as old-growth lumber; using deconstruction projects as a training ground for construction workers; keeping high-quality or unique salvaged items in the local area; creating employment, since deconstruction takes several times more workers than demolition; and even providing an education for builders, architects and engineers.
“It’s a great education for them to see a house taken apart,” Denhart says. “You see the different construction methodologies from different time periods.”
He says Mercy Corps is trying to spin off the benefits to local nonprofits like the Preservation Resource Center and others, as well as private contractors, to help them build inventories of quality materials—and, thereby, build local capacity.
“I think Orleans Parish can really be a leader in showing other cities that this can be done,” Denhart says. He hopes to help the city build “a legacy of awareness around deconstruction and the environment.”
Denhart also notes the humanity in deconstruction. For someone whose home was destroyed, donating the materials helps bring positive closure to what would otherwise be pure tragedy. “It offers them dignity in having their home removed,” he says.
Preservationists intend to keep the ball rolling. Palmer says the PRC is expanding its warehouse to receive new materials. The organization is selling salvaged materials at a low cost, exclusively to locals who are rebuilding locally, as well as using the materials for the PRC’s own projects. Ultimately, Palmer hopes to build an in-house deconstruction crew and make the enterprise self-sustaining.
Gallas, meanwhile, hopes to make deconstruction a mandatory part of demolition, at least for historic structures. “Deconstruction is something that we would want to become a standard practice within government policy,” he says.
Palmer shares that view. “[The historic fabric] may seem like a vast resource, but it’s not,” she says. “Once it’s gone, it’s gone.”
Deconstruction by the numbers
deconstruction by the numbers (Home deconstructions supported by Mercy Corps):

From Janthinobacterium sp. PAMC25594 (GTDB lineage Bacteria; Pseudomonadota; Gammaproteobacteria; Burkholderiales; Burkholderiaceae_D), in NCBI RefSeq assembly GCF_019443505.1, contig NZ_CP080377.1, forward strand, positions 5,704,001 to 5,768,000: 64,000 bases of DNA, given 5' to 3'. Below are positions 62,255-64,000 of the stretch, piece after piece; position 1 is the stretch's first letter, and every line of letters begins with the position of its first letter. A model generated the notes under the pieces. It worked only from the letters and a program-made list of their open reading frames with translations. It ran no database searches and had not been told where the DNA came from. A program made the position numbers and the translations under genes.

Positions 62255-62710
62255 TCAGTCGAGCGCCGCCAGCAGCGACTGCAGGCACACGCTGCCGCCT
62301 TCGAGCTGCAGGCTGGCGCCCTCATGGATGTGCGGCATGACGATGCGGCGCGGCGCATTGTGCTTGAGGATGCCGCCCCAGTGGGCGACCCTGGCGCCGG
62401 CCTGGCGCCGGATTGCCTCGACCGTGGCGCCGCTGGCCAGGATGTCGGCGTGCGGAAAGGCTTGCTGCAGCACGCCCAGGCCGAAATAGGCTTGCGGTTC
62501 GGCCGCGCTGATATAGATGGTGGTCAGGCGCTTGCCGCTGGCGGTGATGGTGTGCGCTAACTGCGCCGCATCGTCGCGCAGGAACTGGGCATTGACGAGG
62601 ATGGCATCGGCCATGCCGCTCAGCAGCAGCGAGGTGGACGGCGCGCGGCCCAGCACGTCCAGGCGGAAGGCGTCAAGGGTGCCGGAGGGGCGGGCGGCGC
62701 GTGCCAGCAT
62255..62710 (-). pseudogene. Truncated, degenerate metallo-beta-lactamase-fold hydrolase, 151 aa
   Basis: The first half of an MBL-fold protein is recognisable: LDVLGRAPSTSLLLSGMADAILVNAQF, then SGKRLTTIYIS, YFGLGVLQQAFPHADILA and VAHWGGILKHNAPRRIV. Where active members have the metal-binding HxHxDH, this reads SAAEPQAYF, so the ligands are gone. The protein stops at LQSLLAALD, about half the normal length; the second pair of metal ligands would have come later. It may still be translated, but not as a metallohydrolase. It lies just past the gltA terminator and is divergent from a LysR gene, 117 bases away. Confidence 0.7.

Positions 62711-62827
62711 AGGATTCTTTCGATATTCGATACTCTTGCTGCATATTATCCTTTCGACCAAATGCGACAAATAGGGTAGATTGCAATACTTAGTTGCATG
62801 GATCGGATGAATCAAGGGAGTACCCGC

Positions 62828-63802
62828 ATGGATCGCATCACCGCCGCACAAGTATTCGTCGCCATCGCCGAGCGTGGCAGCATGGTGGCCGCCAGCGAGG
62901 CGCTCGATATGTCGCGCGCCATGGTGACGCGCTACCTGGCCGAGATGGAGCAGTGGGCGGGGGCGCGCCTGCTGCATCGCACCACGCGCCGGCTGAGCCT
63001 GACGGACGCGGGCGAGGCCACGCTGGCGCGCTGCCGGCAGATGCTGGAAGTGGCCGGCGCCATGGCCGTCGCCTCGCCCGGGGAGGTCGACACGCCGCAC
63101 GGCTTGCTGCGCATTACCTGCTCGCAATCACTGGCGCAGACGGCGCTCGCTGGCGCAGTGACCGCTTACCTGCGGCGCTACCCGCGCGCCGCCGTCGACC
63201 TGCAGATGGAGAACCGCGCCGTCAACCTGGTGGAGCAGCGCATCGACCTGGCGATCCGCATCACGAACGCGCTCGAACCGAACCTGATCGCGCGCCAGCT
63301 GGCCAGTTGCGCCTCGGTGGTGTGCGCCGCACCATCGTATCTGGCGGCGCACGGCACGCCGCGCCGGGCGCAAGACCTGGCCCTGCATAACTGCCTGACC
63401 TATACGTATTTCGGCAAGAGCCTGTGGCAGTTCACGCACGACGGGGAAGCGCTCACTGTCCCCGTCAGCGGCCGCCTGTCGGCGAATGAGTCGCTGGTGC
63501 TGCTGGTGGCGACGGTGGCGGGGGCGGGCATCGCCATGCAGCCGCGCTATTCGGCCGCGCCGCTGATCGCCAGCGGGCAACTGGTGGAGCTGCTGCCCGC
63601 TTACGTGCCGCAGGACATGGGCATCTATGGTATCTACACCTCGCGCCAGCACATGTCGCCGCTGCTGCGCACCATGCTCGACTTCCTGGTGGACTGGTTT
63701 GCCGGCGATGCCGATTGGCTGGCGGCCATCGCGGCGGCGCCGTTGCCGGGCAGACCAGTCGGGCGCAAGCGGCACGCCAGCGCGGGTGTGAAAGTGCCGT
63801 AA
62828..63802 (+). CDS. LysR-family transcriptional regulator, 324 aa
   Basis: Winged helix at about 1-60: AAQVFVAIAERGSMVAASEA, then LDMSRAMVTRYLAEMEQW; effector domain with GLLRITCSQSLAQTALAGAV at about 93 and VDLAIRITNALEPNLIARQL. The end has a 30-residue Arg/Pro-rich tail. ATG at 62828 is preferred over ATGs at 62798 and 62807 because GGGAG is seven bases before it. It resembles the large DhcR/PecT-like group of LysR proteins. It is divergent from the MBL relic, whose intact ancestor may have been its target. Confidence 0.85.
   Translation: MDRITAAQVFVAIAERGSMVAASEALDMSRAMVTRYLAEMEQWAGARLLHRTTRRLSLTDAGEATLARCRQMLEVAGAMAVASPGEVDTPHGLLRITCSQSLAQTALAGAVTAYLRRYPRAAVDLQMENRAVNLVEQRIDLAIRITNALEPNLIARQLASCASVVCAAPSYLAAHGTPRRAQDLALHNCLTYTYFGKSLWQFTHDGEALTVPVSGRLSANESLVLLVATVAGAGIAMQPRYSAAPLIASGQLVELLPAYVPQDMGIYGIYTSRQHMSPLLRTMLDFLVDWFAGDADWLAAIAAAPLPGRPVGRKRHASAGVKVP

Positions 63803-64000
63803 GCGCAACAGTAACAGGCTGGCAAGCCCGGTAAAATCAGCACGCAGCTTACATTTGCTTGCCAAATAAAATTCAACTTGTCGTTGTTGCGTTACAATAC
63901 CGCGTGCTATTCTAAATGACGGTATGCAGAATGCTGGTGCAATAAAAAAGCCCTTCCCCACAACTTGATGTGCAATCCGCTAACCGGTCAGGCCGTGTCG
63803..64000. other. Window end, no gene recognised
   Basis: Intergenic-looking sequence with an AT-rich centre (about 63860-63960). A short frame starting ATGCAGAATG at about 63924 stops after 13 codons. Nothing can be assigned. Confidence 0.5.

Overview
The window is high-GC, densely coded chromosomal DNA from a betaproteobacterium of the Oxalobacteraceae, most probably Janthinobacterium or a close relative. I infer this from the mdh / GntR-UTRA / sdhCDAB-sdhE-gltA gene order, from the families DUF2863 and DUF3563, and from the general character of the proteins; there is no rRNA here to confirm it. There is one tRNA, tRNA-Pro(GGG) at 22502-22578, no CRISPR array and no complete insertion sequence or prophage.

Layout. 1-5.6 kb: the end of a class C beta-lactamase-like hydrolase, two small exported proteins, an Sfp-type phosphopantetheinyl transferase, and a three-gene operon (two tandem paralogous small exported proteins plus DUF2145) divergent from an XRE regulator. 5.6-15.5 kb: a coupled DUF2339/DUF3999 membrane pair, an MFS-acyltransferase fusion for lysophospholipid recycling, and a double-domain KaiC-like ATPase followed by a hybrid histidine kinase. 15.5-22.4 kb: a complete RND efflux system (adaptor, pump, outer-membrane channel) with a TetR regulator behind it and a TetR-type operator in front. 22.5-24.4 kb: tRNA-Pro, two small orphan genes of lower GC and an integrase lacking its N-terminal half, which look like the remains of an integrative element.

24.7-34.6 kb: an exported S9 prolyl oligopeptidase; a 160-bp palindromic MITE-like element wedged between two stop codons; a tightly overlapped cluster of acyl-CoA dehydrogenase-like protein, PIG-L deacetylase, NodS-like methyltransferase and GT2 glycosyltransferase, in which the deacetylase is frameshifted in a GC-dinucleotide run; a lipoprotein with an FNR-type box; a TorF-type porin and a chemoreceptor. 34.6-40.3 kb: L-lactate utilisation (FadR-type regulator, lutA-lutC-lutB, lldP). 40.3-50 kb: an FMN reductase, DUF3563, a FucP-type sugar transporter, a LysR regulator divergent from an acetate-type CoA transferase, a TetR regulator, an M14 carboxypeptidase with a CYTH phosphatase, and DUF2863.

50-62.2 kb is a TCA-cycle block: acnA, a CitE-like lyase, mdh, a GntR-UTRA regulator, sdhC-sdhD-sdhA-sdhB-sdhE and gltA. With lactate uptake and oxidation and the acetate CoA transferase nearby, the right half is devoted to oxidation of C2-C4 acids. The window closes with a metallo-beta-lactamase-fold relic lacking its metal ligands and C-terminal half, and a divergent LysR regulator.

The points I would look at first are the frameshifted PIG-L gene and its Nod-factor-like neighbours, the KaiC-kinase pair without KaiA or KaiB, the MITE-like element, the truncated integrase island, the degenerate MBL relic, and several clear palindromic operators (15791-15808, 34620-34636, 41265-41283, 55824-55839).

• The Clio Street house costs about $10,000 to deconstruct; the value of the sale of the salvaged material is at least $5,000, resulting in a bottom line cost of $5,000 to remove the building.
• The cost estimate for demolition for Clio Street is between $6,000 and $7,500 with no value for resale of reusable building materials. Therefore, deconstruction is 20 to 30 percent less than demolition.
• These numbers don’t take into account that the homeowner can receive a tax-deductible receipt for materials, which would further offset the cost of deconstruction.
Deslonde Street house, c. 1960s (opposite page)
Actual deconstruction cost: $5,850
1,400 sq. ft., 1 floor, on piers
Not collapsed, flooded, off foundation, not vacant
280 labor hours
50 percent of building salvaged.
Dumaine Street house, c. 1850s
Actual deconstruction cost: $7,255
2,200 sq. ft., 2 floors, wood on piers
Collapsed, not flooded, termites
420 labor hours, includes training
35 percent of building salvaged
St. Bernard Avenue house, c. 1890s
Actual deconstruction cost: $6,475
2,000 sq. ft., 2 floors, wood on piers
Collapsed, not flooded, unoccupied
240 labor hours
42 percent of building salvaged
N. Robertson Street house, c. 1860s
Actual deconstruction cost: $10,500
3,000 sq. ft., 3 floors, wood on piers
Collapsed, not flooded, unoccupied
480 labor hours
60 percent of building salvaged
Information courtesy of the Mercy Corps